Oxide and sulphide minerals in highly oxidized, Rb-depleted, Archaean granulites of the Shevaroy Hills Massif, South India: Oxidation states and the role of metamorphic fluids

Harlov, D.E. and Newton, R.C. and Hansen, E.C. and Janardhan, A.S. (1997) Oxide and sulphide minerals in highly oxidized, Rb-depleted, Archaean granulites of the Shevaroy Hills Massif, South India: Oxidation states and the role of metamorphic fluids. Journal of Metamorphic Geology, 15 (6). pp. 701-717.

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Official URL: https://doi.org/10.1111/j.1525-1314.1997.00046.x


The Shevaroy Hills of northern Tamil Nadu, southern India, expose the highest-grade granulites of a prograde amphibolite facies to granulite facies deep-crustal section of Late Archaean age. These highly oxidized quartzofeldspathic garnet charnockites generally show minor high-TiO2 biotite and amphibole as the only hydrous minerals and are greatly depleted in the incompatible elements Rb and Th. Peak metamorphic temperatures (garnet-orthopyroxene) and pressures (garnet-orthopyroxene-plagioclase-quartz) are near 750 degrees C and 8 kbar, respectively. Pervasive veinlets of K-feldspar exist throughout dominant plagioclase in each sample and show clean contact with orthopyroxene. They are suggested to have been produced by a low H2O activity, migrating fluid phase under granulite facies conditions, most likely a concentrated chloride/carbonate brine with high alkali mobility accompanied by an immiscible CO2-rich fluid. Silicate, oxide and sulphide mineral assemblages record high oxygen fugacity. Pyroxenes in the felsic rocks have high Mg/(Mg + Fe) (0.5-0.7). The major oxide mineral is ilmenite with up to 60 mole per cent exsolved hematite. Utilizing three independent oxygen barometers (ferrosilite-magnetite-quartz, ferrosilite-hematite-quartz and magnetite-hematite) in conjunction with garnet-orthopyroxene exchange temperatures, samples with X-Hm(Ilm) > 0.1 yield a consistent oxygen fugacity about two log units above fayalite stability. Less oxidized samples (X-Hm(Ilm) < 0.1) show some scatter with indications of having equilibrated under more reducing conditions. Temperature-f(O-2) arrays result in self consistent conditions ranging from 660 degrees C and 10(-16) bar to 820 degrees C and 10(-11.5) bar. These trends are confirmed by calculations based on the assemblage clinopyroxene-orthopyroxene-magnetite-ilmenite using the QUI1F program. In the most oxidized granulite samples (X-Hm(Ilm) > 0.4) pyrite is the dominant sulphide and pyrrhotite is absent. Pyrite grains in these samples have marginal alteration to magnetite along the rims, signifying a high-temperature oxidation event. Moderately oxidized samples (0.1 < X-Hm(Ilm) < 0.4) have abundant co-existing pyrrhotite, pyrite and magnetite. The most reduced granulite samples have pyrrhotite as the dominant sulphide with little or no pyrite and no coexisting magnetite. Chalcopyrite is a common accessory mineral of pyrite and pyrrhotite in all the samples. Textures in some samples suggest that it formed as an exsolution product from pyrrhotite. Extensive vein networks of magnetite and pyrite, associated principally with the pyroxene and amphibole, give evidence for a pervasive, highly oxidizing fluid phase. Thermodynamic analysis of the assemblage pyrrhotite, pyrite and magnetite yields consistent high oxidation states at 700-800 degrees C and 8 kbar. The oxygen fugacity in our most oxidized pyrrhotite-bearing sample is 10(-12.65) bar at 770 degrees C. There are strong indications that the Shevaroy Hills granulites recrystallized in the presence of an alkali-rich, low H2O-activity fluid, probably a concentrated brine. It cannot be demonstrated at present whether the high oxidation states were set by initially oxidized protoliths or effected by the postulated fluids. The high correspondence of maximally Rb-depleted samples with the highest recorded oxidation states suggests that the Rb depletion event coincided with the oxidation event, probably during breakdown of biotite to orthopyroxene + K-feldspar. We speculate that these alterations were effected by exhalations from deep-seated alkali basalts, which provided both heat and high oxygen fugacity, low a(H2O) fluids. It will be of interest to determine whether greatly Rb-depleted granulites in other Precambrian terranes show similar highly-oxidizing signatures.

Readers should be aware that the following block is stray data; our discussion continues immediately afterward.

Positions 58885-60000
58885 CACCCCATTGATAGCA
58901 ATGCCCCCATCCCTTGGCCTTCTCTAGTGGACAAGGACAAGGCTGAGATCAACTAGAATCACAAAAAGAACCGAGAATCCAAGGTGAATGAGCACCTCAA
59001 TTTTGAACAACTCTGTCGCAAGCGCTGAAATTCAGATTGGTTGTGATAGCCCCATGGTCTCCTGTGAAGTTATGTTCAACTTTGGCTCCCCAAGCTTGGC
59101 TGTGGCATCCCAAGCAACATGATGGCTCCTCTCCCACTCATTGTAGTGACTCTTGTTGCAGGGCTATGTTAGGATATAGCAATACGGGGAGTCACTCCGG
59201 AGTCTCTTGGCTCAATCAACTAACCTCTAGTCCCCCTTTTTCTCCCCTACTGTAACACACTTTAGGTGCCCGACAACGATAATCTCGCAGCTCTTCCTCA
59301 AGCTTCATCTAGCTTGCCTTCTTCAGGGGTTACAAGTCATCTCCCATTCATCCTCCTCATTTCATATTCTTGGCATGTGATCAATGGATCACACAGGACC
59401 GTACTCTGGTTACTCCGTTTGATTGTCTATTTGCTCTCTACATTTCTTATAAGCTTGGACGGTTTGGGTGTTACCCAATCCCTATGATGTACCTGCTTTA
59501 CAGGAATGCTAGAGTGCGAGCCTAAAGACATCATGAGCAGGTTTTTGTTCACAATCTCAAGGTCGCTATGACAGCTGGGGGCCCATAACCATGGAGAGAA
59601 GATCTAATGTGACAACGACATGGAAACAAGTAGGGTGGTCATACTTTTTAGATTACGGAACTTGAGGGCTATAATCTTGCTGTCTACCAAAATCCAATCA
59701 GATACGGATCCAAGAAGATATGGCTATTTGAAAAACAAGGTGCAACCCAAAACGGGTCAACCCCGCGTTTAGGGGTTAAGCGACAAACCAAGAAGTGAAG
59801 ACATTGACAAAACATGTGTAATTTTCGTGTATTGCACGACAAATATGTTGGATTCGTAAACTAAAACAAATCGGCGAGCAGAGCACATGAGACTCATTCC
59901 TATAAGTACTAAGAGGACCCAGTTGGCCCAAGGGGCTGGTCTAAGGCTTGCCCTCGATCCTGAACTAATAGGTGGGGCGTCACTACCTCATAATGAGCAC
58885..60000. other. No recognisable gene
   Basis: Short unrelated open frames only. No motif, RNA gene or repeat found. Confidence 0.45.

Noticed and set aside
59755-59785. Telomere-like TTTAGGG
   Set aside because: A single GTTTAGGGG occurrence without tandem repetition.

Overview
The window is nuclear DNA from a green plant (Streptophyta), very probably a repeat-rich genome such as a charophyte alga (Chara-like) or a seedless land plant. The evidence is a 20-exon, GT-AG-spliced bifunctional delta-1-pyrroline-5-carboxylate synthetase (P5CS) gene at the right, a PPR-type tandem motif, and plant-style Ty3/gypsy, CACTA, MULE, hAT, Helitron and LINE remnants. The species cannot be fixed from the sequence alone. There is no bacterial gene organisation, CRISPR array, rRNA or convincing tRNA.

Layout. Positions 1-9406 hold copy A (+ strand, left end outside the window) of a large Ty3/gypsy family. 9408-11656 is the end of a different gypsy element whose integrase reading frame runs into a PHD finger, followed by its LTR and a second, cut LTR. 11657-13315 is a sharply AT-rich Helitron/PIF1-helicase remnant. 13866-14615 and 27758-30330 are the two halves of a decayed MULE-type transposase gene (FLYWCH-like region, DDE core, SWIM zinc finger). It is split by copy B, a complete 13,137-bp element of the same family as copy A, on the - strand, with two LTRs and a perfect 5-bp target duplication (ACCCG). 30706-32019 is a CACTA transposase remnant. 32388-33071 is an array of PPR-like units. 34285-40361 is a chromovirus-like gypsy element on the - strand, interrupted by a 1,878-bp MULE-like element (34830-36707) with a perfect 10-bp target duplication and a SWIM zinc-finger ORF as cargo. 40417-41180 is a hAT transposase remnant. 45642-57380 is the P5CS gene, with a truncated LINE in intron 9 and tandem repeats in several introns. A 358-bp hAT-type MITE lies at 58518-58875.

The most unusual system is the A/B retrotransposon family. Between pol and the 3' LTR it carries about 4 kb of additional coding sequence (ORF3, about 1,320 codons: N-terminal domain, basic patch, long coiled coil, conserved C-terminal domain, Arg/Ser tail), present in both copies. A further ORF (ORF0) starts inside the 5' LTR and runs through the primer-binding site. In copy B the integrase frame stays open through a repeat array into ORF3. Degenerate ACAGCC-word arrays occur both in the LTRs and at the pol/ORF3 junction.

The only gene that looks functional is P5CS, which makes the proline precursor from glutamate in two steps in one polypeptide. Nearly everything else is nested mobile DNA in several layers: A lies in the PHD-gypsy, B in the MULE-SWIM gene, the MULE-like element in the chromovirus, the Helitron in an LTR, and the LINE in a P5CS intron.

Item Type: Article
Subjects: F Earth Science > Geology
Divisions: Department of > Earth Science
Depositing User: lpa venkatesh user
Date Deposited: 03 Jun 2021 04:50
Last Modified: 03 Jun 2021 04:50
URI: http://eprints.uni-mysore.ac.in/id/eprint/16592

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